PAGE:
The Little Laundromat - 39 Beach Rd
If you find yourself in Kaikoura with dirty clothes; check out the Little Laundromat. The building is set back off the road a bit, so you need to look carefully. We sailed right by it a few times. It is open from 5AM to midnight, and soap is automatically dispensed (very handy).
Kaikoura’s Connection to the World
At the time of whaling you must imagine Kaikoura somehow like an island on the mainland. Due to the rugged coastline at the proximity of the Kaikoura Ranges to the sea it was very difficult to reach the place on the landway. Many dangerous river crossings were involved.
So most connection with the outside world was by sea then. This was dangerous as well, many shipwrecks dotted the rough coastline. The port of entry was near Fyffe House at Point Kean.
This was only closed in 1949 when road construction and the railway line were finished. The railway line from Christchurch to Picton – now the TranzCoastal track – opened in 1945. The construction of the road was a major effort as well. Lots of bridges had to be constructed, and 21 tunnels were drilled.
There are boat trips which go out to take you to see seabirds (not sure if it's a colony on an island or just a group of them).
But, even without taking one of these trips, we saw plenty of birds, so you can just go down to the pier and watch them, or down at the seals from the rocks you can see gulls, mollyhawks, small darting birds, and some kind of stilt - an unusual black and white water bird about half the size of a magpie (or less), but with a very long red beak, a bit like a knitting needle only smaller!
Good Food but Embarrassing Service
When we were at The Craypot in Kaikoura we had such bad service that we wondered if we should leave without having had our meal, instead my husband took notes and passed them on to the manager who apologised and assured us that 98% of the costumers were happy, but they would try to improve and make the remaining 2% of costumers happy, too.
It was peak season in January, and the restaurant was busy. But judge yourselves if this justifies this embarrassing service by obviously totally unexperienced and helpless seasonal staff:
Order only taken from 3 of 4 people at our table. We had to call the waitress back to give her the last order. Water glasses supplied were of different sizes, one was dirty and had to be returned. Unordered drinks were delivered to our table not once, but twice. A glass of wine was delivered instead of the bottle we had ordered - and then we got the wrong wine! After having enjoyed the good meal we had to chase up the bill and it took 10 minutes until it was delivered. Finally someone else's credit card was returned to us...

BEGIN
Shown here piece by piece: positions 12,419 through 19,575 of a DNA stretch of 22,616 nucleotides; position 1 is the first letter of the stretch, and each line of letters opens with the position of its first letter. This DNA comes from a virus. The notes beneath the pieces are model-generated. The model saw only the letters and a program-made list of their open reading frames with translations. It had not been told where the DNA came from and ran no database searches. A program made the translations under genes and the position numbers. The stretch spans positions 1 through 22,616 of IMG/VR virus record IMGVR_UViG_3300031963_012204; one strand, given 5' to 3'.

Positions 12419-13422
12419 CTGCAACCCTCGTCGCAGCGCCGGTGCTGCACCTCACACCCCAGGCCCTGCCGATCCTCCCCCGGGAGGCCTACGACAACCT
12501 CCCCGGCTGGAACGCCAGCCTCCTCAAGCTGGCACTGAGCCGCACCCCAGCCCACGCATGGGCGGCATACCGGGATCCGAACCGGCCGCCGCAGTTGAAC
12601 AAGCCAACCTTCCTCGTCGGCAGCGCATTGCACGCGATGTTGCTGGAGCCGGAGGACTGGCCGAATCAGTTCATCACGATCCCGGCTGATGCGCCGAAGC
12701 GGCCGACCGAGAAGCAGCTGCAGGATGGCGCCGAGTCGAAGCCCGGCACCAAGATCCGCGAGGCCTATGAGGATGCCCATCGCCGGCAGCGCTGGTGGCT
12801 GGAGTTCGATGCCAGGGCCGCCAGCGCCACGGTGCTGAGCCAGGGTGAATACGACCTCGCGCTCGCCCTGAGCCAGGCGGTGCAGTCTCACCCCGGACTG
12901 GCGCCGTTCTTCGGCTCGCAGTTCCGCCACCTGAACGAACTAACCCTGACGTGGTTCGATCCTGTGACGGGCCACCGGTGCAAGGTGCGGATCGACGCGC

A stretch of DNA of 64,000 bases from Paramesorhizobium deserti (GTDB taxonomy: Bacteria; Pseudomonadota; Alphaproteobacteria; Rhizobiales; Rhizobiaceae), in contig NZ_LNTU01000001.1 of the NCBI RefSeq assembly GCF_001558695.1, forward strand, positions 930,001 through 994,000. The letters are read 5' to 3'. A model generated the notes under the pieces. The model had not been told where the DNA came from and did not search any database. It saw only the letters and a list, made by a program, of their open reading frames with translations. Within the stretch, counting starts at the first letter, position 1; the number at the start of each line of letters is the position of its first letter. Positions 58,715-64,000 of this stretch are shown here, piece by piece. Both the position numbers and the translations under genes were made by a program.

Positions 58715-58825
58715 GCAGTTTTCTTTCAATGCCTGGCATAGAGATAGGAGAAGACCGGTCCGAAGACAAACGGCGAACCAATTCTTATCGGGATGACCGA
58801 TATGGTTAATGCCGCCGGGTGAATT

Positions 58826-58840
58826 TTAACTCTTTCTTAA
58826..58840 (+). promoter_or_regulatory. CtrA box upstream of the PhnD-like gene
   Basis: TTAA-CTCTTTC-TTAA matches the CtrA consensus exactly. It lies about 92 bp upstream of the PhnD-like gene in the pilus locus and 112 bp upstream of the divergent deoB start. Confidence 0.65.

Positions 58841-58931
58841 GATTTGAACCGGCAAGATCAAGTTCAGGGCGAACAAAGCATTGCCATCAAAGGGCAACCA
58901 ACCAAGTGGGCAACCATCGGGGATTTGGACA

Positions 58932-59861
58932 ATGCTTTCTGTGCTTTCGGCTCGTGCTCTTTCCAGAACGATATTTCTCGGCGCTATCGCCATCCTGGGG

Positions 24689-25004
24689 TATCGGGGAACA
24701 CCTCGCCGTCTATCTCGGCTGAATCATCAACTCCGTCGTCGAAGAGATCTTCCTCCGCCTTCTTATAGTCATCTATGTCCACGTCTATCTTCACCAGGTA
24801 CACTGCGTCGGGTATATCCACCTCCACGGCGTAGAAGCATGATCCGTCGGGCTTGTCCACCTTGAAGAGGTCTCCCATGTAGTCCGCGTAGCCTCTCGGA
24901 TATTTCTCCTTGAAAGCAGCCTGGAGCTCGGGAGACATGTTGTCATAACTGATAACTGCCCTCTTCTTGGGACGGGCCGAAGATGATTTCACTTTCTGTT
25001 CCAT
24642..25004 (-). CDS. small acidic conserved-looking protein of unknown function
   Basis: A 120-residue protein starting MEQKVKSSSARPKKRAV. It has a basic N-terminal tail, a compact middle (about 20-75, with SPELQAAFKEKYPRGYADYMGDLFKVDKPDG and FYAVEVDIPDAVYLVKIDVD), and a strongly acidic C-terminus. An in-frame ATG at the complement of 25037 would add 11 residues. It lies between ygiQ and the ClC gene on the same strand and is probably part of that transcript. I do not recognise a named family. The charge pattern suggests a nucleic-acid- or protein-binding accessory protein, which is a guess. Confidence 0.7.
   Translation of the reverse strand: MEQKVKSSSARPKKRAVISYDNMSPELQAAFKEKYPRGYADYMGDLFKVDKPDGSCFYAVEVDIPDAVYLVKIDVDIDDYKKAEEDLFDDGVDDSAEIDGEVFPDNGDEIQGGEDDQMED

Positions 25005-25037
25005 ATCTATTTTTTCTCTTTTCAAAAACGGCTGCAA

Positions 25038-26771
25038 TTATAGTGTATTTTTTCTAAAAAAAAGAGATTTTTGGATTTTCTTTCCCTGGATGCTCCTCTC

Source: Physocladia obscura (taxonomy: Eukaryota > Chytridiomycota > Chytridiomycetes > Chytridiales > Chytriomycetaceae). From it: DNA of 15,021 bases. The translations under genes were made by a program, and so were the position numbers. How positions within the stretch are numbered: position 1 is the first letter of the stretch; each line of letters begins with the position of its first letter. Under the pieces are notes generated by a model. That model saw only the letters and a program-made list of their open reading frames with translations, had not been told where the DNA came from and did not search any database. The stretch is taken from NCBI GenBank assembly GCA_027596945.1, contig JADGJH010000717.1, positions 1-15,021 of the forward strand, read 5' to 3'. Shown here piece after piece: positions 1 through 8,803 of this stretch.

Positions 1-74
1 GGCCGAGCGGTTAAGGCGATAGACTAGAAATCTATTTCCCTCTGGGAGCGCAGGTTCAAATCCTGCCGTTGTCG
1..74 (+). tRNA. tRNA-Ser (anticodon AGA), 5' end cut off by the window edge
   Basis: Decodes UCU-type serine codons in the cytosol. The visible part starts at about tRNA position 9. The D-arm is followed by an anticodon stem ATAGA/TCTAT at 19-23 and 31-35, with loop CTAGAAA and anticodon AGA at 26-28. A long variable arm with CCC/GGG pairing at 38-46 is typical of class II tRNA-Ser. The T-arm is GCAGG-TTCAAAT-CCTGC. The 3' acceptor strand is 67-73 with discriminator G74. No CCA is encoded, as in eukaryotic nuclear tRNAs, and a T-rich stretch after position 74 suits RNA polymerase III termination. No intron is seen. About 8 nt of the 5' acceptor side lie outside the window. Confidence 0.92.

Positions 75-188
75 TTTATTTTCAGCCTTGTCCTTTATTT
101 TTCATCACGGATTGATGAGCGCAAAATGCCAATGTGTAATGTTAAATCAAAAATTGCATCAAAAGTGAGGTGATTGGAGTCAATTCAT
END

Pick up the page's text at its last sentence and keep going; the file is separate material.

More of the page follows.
We also observed diners serving themselves with plates left on the bar due to the absence of waitresses. The party sitting next to us waited an hour for their main course and ended up leaving before it was delivered.
The manager confirmed that such waiting times can happen on a busy night. So better get fast-food if you are very hungry ;-)
The restaurant itself is very nice, the food is of good standard. Freshly caught crayfish is the speciality - but also very expensive. But very nice and good choice of fish.
Amazing Fish Soup
Within 3 hours, we encountered four sperm whales, fur seals, 100's of Dusky dolphins, albatrosses and more. I now understand why the tail of a whale seems so popular in photographs -this is all most people get to see! Not that I'm complaining.
The large boat we sailed aboard provided state of the art video footage with buckets of information about the whales and other marine life. I learnt that the sperm whales are constantly on the go, munching plankton and giant squid. They have the biggest brain of all animals (9kg!) and can grow up to 20 metres long, weighing 36-45 tonnes. After 90 minutes of diving 500m deep, they pop up for air. Staying on the surface for 20 minutes, periodically blowing water through their blowholes and digesting their squid before diving again: 'there goes the tail' (click, click go the cameras), leaving the 'whale footprint'; a smooth puddle briefly made by the weight of the whale.
At one point we saw 3 whales lined up in a row - there was obviously a communication between two of the whales, a fair way apart from each other (under water they produce clicks and pulses that carry up to 10 km) because one swam towards the other, and they floated side by side. I would love to have known what they were discussing, perhaps, "bloody tourists will they ever leave us alone?" Seeing both tails lift and slide in unison beneath the ocean waves really was something, and I am glad I filmed it with my eyes and not through the lens of a camera.
On the downside, there were too many people like me who wanted to see the whales! There were two big boats load of tourists, and a helicopter made a noisy appearance at one stage - reminding me of a crime scene or a celebrity wedding with all the paparazzi, poor whales must be getting a complex, but they fare much better than their forefathers, who got brutally hunted by our forefathers.
**BETWEEN DECEMBER AND MARCH IT IS WISE TO BOOK WELL AHEAD** We had our trip cancelled twice before sailing, so leave a couple of days spare.